The latest criticism came from Dundee United, who felt that defender Gavin Gunning had been unfairly singled out when he received a three-game ban on the back of television evidence that showed him aiming a kick at Celtic's Virgil van Dijk. The Tannadice club initially banned both the BBC and STV from their training ground, despite the fact that the incident had been shown live on Sky Sports by the time both terrestrial broadcasters used it in their highlights package. The ban was soon overturned.
John Rankin, the chairman of PFA Scotland, took up the case on his United team-mate's behalf last week, revealing that he had received numerous gripes about the system and, in particular, the role of compliance officer Vincent Lunny. Rankin felt the process would be fairer towards players if the SFA were to include former professionals among the experts who make up their three-person disciplinary panel. "It's difficult when you've got people judging you who never played the game," said Rankin. "Whether it's an old ex-pro or one just retired, we need someone who can put across a player's point of view."
Yesterday, the SFA offered their response. Chief executive Stewart Regan was at Hampden primarily for the announcement of a new sponsorship deal for the Lowland League but took the chance to get a few other things off his chest, including defending a system that Rankin felt needed a major overhaul.
"In football across the world, dealing with disciplinary issues relies on evidence and the best form of evidence for a panel to consider is television evidence," Regan said. "The same evidence is used by clubs to overturn red cards for wrongful dismissal. What the Scottish FA have done is introduce a new process with independent panellists - at the request of our members - to do several things including speeding up the process, to provide a degree of independence and to have it as much more evidence-based using a qualified lawyer as compliance officer. There will always be those who challenge the process because they don't like the decision but, at the end of the day, the use of evidence has not changed since the launch of the Premier League in Scotland and in other parts of the world. There's no requirement, in my opinion, to change the process."
The idea that top-tier clubs are more likely to be punished because a greater number of their matches are televised was also shot down as a myth. "Clearly television is a key source of evidence but we have a whole raft of offences that are brought to us. In fact around 75% of the cases considered are outside the top tier. So we don't always have the same degree of evidence you get from television. If there's a case to answer, Vincent sends a complaint and depending on the response he decides whether the case goes to a judicial panel. If that happens, Vincent's role is simply to present the facts and to get the panellists to consider the evidence before they decide whether an offence has been committed and whether a sanction is warranted.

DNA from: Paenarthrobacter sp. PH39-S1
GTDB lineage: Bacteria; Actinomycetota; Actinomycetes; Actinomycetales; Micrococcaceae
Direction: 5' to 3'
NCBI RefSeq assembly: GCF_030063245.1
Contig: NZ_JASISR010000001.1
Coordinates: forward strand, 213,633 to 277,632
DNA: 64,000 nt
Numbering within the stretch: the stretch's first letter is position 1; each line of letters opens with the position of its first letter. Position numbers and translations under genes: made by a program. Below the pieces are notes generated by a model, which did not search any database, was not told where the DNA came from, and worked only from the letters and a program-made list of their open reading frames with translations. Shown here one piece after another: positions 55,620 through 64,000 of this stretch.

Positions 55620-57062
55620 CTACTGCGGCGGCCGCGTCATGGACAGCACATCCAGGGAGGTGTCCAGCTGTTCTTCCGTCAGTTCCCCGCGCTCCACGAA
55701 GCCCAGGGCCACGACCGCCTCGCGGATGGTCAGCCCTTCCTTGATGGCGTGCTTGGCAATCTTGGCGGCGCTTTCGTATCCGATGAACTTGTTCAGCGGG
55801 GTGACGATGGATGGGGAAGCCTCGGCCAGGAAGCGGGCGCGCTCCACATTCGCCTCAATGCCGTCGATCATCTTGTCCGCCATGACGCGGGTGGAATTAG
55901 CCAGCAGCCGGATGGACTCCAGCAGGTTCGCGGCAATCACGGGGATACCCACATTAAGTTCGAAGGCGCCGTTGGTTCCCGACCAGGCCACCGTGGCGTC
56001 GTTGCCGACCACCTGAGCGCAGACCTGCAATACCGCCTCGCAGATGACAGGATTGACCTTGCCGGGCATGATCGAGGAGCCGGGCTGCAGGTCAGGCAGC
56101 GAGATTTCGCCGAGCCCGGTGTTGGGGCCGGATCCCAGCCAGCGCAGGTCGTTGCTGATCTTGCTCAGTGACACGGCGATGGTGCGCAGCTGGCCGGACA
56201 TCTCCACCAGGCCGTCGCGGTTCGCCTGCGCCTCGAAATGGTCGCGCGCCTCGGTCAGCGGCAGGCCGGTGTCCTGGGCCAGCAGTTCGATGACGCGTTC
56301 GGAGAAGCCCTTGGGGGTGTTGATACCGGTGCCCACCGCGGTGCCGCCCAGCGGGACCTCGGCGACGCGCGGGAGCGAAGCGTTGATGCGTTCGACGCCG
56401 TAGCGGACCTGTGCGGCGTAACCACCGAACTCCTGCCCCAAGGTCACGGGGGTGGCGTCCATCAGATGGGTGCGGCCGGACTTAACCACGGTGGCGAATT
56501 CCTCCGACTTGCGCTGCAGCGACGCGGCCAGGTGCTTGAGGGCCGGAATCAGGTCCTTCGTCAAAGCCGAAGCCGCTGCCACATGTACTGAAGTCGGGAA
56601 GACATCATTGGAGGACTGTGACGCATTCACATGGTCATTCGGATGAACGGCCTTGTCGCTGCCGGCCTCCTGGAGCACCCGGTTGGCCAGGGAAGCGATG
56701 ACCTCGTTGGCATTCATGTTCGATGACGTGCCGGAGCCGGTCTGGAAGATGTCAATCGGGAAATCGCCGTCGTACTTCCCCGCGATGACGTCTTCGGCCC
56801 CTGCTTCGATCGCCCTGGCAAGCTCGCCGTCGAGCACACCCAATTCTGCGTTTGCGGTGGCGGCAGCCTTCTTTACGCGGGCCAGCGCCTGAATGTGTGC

"That how many disciplinary processes are managed but ours is quicker, more transparent and independent than many around Europe. Huge strides have been made to put in place something that member clubs wanted."
Regan also batted the idea of former players becoming part of the process back into the court of the players' union. "In April, June and July of this year we wrote to PFA Scotland asking them to nominate ex-players, which is something they have asked for since the panel was launched in 2011. At this moment in time they have failed to come back with any nominations. So it's quite disappointing to hear comments that the panel could be improved by having former players on it when it's something we've been asking for for well in excess of 18 months."
The recent case of Ian Black, the Rangers midfielder who admitted betting on 160 games, including three on his then-club not to win, has placed the topic of gambling in football under the spotlight. The independent tribunal's decision to award the player an effective three-game ban and a £7500 fine was thought lenient by some but Regan feels it shows anyone breaking the rules would be dealt with.
"This is the first case we have had evidence from different sources that proved Ian Black had bet on football and, indeed, had bet against his club. That's why the case was presented to the judicial panel and that's why the sanction was put in place. You can argue whether you think it was too lenient, or whether it didn't go far enough or set the right tone, but it's an independent process. The panel considered the facts, the information available in the public domain and they came up with the sanction.
"We are simply implementing the process. From a positive point of view, it sent a clear message that betting is not something that we're prepared to tolerate."